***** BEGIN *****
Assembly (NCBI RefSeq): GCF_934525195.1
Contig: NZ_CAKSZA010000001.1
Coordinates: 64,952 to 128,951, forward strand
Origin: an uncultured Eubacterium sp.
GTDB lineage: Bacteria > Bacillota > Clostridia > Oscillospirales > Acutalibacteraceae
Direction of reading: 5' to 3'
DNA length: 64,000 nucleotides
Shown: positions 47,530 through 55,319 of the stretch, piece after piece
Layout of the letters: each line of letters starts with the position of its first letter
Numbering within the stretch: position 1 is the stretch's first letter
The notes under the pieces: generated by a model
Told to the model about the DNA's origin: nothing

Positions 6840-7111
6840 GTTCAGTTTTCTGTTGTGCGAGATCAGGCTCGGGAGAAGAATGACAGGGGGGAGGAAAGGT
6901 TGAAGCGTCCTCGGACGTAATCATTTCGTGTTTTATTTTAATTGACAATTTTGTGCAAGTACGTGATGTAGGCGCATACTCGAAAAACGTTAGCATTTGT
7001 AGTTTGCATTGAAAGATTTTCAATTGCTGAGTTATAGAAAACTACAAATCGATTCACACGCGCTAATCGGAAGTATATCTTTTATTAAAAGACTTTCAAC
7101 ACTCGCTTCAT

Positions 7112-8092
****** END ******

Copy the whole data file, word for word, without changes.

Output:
Assembly (NCBI RefSeq): GCF_934525195.1
Contig: NZ_CAKSZA010000001.1
Coordinates: 64,952 to 128,951, forward strand
Origin: an uncultured Eubacterium sp.
GTDB lineage: Bacteria > Bacillota > Clostridia > Oscillospirales > Acutalibacteraceae
Direction of reading: 5' to 3'
DNA length: 64,000 nucleotides
Shown: positions 47,530 through 55,319 of the stretch, piece after piece
Layout of the letters: each line of letters starts with the position of its first letter
Numbering within the stretch: position 1 is the stretch's first letter
The notes under the pieces: generated by a model
Told to the model about the DNA's origin: nothing

Positions 6840-7111
6840 GTTCAGTTTTCTGTTGTGCGAGATCAGGCTCGGGAGAAGAATGACAGGGGGGAGGAAAGGT
6901 TGAAGCGTCCTCGGACGTAATCATTTCGTGTTTTATTTTAATTGACAATTTTGTGCAAGTACGTGATGTAGGCGCATACTCGAAAAACGTTAGCATTTGT
7001 AGTTTGCATTGAAAGATTTTCAATTGCTGAGTTATAGAAAACTACAAATCGATTCACACGCGCTAATCGGAAGTATATCTTTTATTAAAAGACTTTCAAC
7101 ACTCGCTTCAT

Positions 7112-8092